Glory to God in the Highest
Reflections on the Nativity Gospels #15
When Uzziah, the tenth king of Judah, died in 739 B.C., the prophet Isaiah underwent an extraordinary experience in the Jerusalem Temple. He beheld the Lord God Almighty on His throne, so majestic that the entire temple was filled merely by the hem of His robe. The thresholds shook, and the house felled with the smoke of incense as the Seraphim, the highest rank of the heavenly host of angels cried out:
Holy, holy, holy is the Lord of hosts;
the whole earth is full of his glory. (Isaiah 6:3)
Thus was heard for the first time the awesome Trisagion or Trice Holy hymn, still recited and chanted so often by the faithful to this very day.
And behold, on the night when Jesus was born, a heavenly host appeared again, this time to shepherds in the fields of Bethlehem. We may recall that Matthew focused on Christ’s birth as heralded by a star to the Magi, who symbolized the nations that would join in His worshipping Him. Luke, on the other hand, chooses to tell us of the good news coming to shepherds watching their flocks at night, and how ‘an angel of the Lord stood before them, and the glory of the Lord shone around them (Luke 2:9).’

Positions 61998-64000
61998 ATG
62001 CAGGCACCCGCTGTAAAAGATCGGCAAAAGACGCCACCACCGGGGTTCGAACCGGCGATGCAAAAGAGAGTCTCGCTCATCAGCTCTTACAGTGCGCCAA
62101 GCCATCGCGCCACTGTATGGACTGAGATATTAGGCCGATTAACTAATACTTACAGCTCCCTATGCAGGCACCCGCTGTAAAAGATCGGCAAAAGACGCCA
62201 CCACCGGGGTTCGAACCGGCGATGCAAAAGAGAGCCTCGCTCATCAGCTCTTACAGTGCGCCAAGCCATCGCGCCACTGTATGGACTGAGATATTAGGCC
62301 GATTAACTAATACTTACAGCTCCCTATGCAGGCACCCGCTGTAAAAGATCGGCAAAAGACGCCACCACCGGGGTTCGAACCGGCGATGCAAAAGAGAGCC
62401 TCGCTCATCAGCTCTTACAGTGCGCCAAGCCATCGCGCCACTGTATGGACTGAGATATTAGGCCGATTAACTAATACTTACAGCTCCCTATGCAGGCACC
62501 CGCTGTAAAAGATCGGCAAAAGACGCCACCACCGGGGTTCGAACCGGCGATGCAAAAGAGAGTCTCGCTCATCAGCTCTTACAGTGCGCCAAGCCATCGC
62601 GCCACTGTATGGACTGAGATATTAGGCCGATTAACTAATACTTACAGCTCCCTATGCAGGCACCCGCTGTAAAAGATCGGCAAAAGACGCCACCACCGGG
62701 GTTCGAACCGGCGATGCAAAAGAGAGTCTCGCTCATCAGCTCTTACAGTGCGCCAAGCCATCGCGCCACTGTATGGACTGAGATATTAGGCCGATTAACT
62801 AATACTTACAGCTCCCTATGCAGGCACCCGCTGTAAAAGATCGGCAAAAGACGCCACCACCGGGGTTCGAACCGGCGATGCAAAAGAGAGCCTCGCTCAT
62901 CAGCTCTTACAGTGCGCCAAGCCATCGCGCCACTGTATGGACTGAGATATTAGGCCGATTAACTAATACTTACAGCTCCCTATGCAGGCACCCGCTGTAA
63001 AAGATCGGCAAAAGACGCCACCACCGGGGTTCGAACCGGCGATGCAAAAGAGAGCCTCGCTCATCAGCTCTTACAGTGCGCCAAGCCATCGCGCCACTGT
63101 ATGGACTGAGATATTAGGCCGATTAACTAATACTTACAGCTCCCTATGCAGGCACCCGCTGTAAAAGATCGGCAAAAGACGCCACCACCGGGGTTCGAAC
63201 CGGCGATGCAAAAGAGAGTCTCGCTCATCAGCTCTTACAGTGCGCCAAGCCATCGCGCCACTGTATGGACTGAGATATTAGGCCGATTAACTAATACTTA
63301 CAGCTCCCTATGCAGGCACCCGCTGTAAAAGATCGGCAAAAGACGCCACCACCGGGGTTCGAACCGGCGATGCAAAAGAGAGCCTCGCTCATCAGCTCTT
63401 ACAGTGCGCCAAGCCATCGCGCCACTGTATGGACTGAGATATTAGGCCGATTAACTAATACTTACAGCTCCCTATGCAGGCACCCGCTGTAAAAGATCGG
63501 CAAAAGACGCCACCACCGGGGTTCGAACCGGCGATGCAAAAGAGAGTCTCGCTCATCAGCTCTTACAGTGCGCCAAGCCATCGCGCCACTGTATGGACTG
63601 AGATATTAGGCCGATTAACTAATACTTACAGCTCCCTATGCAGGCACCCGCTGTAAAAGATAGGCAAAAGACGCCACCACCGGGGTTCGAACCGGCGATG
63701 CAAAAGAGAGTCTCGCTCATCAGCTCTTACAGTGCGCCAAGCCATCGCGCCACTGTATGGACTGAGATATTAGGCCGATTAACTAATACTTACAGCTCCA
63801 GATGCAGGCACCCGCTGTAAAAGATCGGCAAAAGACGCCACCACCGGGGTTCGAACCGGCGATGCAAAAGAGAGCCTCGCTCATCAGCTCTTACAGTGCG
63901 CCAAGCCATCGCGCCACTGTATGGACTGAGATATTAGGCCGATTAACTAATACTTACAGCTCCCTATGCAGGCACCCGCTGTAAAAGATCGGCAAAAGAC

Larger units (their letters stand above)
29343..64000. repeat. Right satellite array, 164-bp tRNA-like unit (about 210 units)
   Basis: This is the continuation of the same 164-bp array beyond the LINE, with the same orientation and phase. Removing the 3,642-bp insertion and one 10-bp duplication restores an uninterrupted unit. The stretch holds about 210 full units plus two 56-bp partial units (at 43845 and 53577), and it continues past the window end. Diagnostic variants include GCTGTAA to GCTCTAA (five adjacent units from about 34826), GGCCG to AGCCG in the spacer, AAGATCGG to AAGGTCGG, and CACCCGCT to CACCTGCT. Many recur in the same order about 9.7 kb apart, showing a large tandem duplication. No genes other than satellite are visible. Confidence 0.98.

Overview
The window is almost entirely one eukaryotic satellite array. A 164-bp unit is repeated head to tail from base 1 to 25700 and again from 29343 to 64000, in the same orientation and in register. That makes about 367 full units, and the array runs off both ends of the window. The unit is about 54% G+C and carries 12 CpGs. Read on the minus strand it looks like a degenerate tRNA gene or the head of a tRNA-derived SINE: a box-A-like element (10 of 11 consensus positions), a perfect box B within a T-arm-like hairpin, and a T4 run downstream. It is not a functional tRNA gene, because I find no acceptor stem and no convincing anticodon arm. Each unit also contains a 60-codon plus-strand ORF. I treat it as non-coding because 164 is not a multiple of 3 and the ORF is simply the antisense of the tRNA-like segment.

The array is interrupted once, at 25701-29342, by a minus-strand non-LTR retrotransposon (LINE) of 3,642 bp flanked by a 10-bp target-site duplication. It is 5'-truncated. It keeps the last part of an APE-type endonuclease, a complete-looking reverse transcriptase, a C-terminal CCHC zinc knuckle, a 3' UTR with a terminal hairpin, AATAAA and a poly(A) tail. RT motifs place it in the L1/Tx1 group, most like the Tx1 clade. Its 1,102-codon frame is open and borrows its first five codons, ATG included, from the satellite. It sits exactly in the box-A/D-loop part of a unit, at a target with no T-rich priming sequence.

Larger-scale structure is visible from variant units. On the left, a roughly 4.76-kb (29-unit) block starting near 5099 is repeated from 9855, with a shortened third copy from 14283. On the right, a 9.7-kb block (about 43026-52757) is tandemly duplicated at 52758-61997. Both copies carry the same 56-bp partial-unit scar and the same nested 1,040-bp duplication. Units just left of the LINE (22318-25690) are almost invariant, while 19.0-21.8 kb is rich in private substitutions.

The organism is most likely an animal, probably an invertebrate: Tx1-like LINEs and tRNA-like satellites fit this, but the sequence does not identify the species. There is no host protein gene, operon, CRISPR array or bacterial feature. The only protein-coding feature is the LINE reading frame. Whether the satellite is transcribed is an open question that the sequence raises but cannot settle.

There are good reasons for Luke’s chose emphasis. Not only was David himself, from whom the Messiah would descend, a shepherd, but these lowly herdsmen represent the same poor and despised for whom Jesus was especially called and who would have a special place in Luke’s heart.
In a way that should remind us of our Trisagion, the angel’s proclamation came in the form of a three-fold revelation of His holy mission as ‘Savior, Messiah and Lord’ (Luke 2:11). At this proclamation, an entire host of God’s divine messengers sing a hymn of praise. As Isaiah heard the Seraphim proclaim that the whole earth was filled with the glory of the Lord, so also the angels now proclaim that the three realms of creation are blessed by the advent of Christ.
Glory in the highest to God
on earth peace
and among mendivine favor.